Love or lust depends on which area of brain gets activated
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In a recent international study, researchers have drawn an exact map of the intimately linked feelings of love and sexual desire in the brain.
Thanks to modern science, we know that love lives in the brain, not in the heart.
"No one has ever put these two together to see the patterns of activation," Jim Pfaus, professor of psychology at Concordia University, said.
"We didn't know what to expect - the two could have ended up being completely separate. It turns out that love and desire activate specific but related areas in the brain," he said.
Along with colleagues in the USA and Switzerland, Pfaus analyzed the results from 20 separate studies that examined brain activity while subjects engaged in tasks such as viewing erotic pictures or looking at photographs of their significant others.
By pooling this data, the scientists were able to form a complete map of love and desire in the brain.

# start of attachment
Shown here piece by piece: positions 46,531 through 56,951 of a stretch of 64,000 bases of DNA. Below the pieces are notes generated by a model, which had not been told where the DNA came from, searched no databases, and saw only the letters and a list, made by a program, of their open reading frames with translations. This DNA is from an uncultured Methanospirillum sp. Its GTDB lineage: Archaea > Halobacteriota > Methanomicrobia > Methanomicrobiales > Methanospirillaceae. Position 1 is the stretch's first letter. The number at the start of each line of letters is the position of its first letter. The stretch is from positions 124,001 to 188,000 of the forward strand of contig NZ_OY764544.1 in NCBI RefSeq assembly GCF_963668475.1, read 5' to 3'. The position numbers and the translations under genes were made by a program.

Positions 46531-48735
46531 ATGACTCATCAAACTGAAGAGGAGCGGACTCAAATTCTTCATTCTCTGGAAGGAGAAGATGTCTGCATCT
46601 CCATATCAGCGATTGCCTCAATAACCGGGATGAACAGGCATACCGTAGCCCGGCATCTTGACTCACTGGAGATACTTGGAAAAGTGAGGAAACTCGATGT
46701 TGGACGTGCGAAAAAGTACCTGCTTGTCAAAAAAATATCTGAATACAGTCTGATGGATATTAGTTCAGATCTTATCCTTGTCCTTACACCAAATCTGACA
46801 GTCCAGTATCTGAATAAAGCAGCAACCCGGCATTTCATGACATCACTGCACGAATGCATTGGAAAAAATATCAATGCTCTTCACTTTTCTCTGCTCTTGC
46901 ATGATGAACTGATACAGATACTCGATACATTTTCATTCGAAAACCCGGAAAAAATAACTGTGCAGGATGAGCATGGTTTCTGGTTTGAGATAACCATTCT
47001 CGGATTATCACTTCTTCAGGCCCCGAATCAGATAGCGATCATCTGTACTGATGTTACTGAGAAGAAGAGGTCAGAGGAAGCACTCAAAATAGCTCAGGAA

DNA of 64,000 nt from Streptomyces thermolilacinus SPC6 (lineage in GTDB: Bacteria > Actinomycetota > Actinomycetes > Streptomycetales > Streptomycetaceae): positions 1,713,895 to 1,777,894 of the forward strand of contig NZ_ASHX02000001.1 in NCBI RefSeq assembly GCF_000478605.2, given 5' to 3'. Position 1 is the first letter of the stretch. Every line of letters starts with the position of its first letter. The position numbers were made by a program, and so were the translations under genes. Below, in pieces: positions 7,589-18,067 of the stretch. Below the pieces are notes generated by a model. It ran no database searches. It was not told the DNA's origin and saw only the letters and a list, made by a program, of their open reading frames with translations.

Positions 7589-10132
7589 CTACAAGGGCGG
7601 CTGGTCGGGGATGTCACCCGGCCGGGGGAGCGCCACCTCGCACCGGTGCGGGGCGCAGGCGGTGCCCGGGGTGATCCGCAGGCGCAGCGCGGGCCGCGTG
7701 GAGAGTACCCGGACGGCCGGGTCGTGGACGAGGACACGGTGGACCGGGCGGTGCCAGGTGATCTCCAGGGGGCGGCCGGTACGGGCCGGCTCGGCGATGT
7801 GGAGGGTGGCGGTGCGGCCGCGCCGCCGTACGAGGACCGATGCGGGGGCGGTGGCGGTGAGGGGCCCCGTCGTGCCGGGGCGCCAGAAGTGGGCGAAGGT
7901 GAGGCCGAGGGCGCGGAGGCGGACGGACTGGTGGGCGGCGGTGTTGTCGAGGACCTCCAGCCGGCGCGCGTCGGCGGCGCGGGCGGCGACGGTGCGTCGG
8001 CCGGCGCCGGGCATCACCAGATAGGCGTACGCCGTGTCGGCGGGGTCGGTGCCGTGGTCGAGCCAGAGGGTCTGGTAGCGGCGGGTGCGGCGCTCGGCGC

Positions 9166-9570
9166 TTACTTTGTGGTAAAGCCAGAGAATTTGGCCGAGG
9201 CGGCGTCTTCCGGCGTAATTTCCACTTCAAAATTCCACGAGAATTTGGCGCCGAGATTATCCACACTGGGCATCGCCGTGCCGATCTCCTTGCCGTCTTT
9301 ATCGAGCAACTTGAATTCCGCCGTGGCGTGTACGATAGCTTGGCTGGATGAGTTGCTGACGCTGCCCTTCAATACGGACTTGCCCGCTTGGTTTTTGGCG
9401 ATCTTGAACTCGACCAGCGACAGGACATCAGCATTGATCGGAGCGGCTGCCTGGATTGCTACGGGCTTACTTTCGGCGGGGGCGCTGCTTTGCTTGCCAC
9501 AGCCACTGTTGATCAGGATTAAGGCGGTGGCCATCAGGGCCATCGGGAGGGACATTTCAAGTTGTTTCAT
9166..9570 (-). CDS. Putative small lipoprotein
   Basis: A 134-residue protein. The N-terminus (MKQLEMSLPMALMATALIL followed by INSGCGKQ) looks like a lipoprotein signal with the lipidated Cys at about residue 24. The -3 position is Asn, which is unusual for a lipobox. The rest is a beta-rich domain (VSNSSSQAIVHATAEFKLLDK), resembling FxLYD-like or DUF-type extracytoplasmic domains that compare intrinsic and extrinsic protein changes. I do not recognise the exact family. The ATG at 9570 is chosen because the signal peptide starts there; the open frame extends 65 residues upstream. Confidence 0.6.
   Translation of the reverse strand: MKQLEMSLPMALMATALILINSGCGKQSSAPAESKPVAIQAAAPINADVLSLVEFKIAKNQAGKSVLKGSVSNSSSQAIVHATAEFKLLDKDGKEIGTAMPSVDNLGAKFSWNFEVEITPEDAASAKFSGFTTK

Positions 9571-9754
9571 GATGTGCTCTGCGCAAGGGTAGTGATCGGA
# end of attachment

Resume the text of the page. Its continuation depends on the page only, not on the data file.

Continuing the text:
They found that two brain structures in particular, the insula and the striatum, are responsible for tracking the progression from sexual desire to love.
The insula is a portion of the cerebral cortex folded deep within an area between the temporal lobe and the frontal lobe, while the striatum is located nearby, inside the forebrain.
Love and sexual desire activate different areas of the striatum. The area activated by sexual desire is usually activated by things that are inherently pleasurable, such as sex or food.
The area activated by love is involved in the process of conditioning by which things paired with reward or pleasure are given inherent value. That is, as feelings of sexual desire develop into love, they are processed in a different place in the striatum.
Somewhat surprisingly, this area of the striatum is also the part of the brain that is associated with drug addiction.
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